“What is different about ALib is the level of transparency available to each consumer within an organization and the portability which makes it available through the end-user’s technology of choice,” says Gerard Galluscio, founder and CEO of Suite. “For example Finance can understand how a change in market prices impacts the firm’s books, and at the same time, Trading—be it a person or a program— leverages the same underlying business-logic to continuously analyze market opportunities and make trading decisions. Each consumer is able to use the applications that suit them best.”
Ancillary technologies continue to advance rapidly, including new vendors and software in the space of data management and data analytics. Combined with the power of these technologies, the ALib Analytic Library brings a rich set of financial analytic “add-in” functions to the mix. ALib supplies the business intelligence required to utilize that data for risk management and pricing of financial derivatives. “It puts all that data to good use,” states Galluscio.
Flexible yield-curve construction is an important facet of the library and central to many of Suite’s customers’ alpha-generation and risk-management strategies. According to Gerard, accepted methodologies are constantly evolving to price swaps and to gauge the impact of market-price movements on the financial organizations’ assets and liabilities. The continued enrichment of the library to keep up with new conventions is ensured by consistent coding and documentation standards, combined with a unique building block design.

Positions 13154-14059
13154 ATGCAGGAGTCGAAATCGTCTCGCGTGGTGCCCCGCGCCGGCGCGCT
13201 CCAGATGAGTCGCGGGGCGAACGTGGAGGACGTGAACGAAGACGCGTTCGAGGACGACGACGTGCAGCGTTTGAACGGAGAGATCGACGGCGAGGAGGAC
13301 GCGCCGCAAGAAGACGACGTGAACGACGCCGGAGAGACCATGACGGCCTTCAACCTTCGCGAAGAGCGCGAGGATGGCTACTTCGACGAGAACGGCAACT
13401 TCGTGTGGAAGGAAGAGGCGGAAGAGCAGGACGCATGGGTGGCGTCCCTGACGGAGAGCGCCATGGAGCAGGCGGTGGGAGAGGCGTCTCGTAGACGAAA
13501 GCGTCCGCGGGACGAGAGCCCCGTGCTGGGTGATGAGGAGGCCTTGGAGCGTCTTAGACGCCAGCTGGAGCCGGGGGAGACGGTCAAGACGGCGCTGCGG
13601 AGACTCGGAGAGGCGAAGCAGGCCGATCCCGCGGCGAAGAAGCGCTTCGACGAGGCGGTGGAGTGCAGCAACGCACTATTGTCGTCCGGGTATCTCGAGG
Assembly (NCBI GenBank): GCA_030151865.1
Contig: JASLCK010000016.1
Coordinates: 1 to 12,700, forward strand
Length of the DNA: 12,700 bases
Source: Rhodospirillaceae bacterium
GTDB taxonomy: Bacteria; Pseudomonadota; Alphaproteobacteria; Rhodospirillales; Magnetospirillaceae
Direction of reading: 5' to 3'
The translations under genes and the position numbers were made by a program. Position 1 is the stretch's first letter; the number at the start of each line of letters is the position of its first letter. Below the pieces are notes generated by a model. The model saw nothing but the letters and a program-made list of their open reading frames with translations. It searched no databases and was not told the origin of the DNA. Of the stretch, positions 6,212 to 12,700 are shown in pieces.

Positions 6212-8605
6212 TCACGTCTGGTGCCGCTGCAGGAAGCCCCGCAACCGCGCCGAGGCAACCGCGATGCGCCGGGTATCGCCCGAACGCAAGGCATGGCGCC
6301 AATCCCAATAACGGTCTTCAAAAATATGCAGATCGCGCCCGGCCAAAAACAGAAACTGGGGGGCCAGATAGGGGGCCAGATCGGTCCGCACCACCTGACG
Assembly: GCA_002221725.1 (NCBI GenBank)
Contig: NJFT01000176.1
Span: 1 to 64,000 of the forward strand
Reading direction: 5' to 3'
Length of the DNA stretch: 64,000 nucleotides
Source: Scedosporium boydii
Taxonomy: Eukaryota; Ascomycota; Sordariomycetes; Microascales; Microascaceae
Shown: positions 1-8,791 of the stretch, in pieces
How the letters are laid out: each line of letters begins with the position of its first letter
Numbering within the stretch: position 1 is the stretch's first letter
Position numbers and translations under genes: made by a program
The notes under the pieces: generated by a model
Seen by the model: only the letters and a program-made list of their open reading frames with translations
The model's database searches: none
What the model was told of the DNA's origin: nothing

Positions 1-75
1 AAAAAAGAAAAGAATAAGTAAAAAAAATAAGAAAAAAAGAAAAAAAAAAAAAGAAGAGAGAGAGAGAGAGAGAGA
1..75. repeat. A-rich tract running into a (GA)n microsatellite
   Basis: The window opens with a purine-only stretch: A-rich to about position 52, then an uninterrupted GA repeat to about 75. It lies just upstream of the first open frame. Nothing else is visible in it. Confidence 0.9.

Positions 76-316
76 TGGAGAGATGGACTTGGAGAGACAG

Portability and Transparency are two key differentiators of ALibV3.0. Each consumer leverages proven financial logic encapsulated in ALib and delivered on their platform of choice
“A key factor in our survival for over 14 years is that we can adapt to a changing technology environment without having to re-build the underlying analytics due to changes in ancillary software. Of course the financial analytic methods require development work— moreso since the 2007/8 credit crisis— but re-using the code means we only have to change it in one place. We’ve found that the strategy of reinvesting license revenues into making the product more portable and partnering with other organizations to help us distribute and implement it has been advantageous for us—and for our customers. In the future, we see more partners and alliances, and more adaptation of ALib by organizations that want a consistent and transparent analytic infrastructure that they won’t need to rebuild in a few years when their technical environment becomes outdated,” concludes Gallusc.